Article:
Employing the rarely used Civil Rights Act of 1866 as its basis, a Mexican-born college honors graduate claims in a putative class action against Northwestern Mutual Life Insurance Co. that the insurer engaged in alienage discrimination when it rejected him for a job even though he has legal status to work in the United States.

Jos. A. Bank Clothiers Accused of Duping Customers

By Laura Castro |

Two California men are suing the national retailer Jos. A. Bank Clothiers Inc., claiming it artificially inflates prices of its regular merchandise to mislead consumers into believing they are getting great bargains when items go on sale.

Wheelchair Patrons Sue Pennsylvania Malls Over Access

By Lisa Hoffman |

Several malls in Pennsylvania present unacceptable obstacles to people in wheelchairs, who face difficult slopes and other barriers when seeking to patronize the shopping centers, according to a proposed federal class action against a real estate investment trust.

Antitrust Complaint Against Tablesaw Industry Rejected

By Amaris Elliott-Engel |

The maker of safety technology for tablesaws failed to show antitrust violations by the tablesaw industry because it was not anticompetitive behavior for manufacturers to dominate a standards-setting organization in pursuit of commercial interests, a Virginia federal judge ruled.

Pondering DOJ’s Absence in Utah’s Big Corruption Case

By Amanda Bronstad |

When Salt Lake County District Attorney Sim Gill unveiled one of Utah's largest public corruption cases against two former attorneys general this week, he didn't mince words about who he thought should have been prosecuting.

San Quentin State Prison.

Justices Unlikely to Smile on Anti-Death Penalty Ruling

By Marcia Coyle |

A federal judge's decision striking down California's death penalty would be unlikely to receive a warm reception from the U.S. Supreme Court, which repeatedly has turned away similar challenges during the past 20 years.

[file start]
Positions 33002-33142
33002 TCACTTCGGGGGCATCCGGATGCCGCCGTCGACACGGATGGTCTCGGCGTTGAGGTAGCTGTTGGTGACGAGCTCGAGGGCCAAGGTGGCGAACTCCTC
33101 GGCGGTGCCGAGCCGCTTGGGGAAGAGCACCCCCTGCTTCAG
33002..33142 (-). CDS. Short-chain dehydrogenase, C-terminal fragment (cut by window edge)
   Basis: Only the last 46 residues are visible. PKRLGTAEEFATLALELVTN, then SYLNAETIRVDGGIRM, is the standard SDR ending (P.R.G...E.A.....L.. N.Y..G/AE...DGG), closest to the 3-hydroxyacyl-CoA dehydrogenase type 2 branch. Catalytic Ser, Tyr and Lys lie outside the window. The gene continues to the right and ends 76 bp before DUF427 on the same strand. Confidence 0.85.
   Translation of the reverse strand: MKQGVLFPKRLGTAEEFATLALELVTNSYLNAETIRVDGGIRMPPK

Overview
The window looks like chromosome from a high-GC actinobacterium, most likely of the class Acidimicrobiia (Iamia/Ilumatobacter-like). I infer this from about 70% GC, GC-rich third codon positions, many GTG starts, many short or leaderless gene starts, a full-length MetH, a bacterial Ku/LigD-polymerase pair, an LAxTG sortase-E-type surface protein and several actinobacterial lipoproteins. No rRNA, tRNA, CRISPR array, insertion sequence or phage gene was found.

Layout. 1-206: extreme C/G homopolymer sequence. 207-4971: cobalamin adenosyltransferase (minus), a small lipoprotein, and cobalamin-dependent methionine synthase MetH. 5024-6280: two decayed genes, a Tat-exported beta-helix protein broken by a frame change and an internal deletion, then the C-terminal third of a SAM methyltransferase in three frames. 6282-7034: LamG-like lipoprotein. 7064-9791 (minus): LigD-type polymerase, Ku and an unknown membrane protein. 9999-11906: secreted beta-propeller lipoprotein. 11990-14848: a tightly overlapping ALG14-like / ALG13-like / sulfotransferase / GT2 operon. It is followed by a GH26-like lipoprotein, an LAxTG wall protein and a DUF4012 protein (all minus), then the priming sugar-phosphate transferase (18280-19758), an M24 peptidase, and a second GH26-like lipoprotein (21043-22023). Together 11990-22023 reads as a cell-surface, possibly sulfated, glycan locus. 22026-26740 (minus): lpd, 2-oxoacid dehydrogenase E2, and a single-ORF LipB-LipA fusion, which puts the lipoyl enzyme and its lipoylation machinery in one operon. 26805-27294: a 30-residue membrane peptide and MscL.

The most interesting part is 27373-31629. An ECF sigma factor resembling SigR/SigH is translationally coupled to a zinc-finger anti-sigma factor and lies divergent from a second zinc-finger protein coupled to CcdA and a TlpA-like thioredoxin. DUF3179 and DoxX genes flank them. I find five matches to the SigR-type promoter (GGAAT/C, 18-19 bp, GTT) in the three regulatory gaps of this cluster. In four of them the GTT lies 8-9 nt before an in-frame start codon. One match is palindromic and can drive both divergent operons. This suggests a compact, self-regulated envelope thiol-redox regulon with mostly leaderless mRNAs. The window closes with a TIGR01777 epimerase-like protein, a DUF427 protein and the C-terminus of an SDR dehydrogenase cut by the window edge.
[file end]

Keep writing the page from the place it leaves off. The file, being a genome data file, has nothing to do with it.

Michael Millikin, executive vice president and general counsel of General Motors Company, testifying before the Senate Committee on Commerce, Science, and Transportation’s Subcommittee on Consumer Protection, Product Safety, and Insurance during a hearing titled, “Examining Accountability and Corporate Culture in Wake of the GM Recalls.”

GM’s GC Tells Skeptical Senators He’s ‘Deeply Sorry’

By Andrew Ramonas |

Michael Millikin, general counsel of General Motors Co., told skeptical senators on Thursday that he was "deeply sorry" for his legal department's handling of an ignition-switch defect and was working to make sure a similar scandal doesn't happen again.

FDA Pursues Injunction Against Feminine Product Maker

By Amaris Elliott-Engel |

The Food and Drug Administration is seeking a permanent injunction against the California manufacturer of over-the-counter vaginal products because regulators say the products have not been approved for safety.

John Minor Wisdom U. S. Court of Appeals for the Fifth Circuit building, New Orleans, LA.

Fifth Circuit Rejects Brand-Name Liability for Generic Drug

By Amaris Elliott-Engel |

A sharply divided U.S. Court of Appeals for the Fifth Circuit has ruled against consulting the Louisiana Supreme Court on whether brand-name drugmakers can face liability for generic versions of their products in the Pelican State.

Culinary School Sued Over Alleged Deception

By Lisa Hoffman |

A law firm that secured a $40 million settlement for former students of the California Culinary Academy, where aspiring chefs allegedly faced a hard sell and $40,000 in tuition debt with little hope for a well-paying job, has turned its sights on another cooking school.

Spray Foam Maker Seeks $400K in Sanctions

By Lisa Hoffman |

Convinced it has been the victim of fictitious and frivolous claims, a global manufacturer of spray foam insulation wants a court to slap a New York couple and their former counsel with $400,000 in sanctions for two years of needless litigation costs.

Newspapers Move to Unseal Chicago's Opioid Lawsuit

By Amaris Elliott-Engel |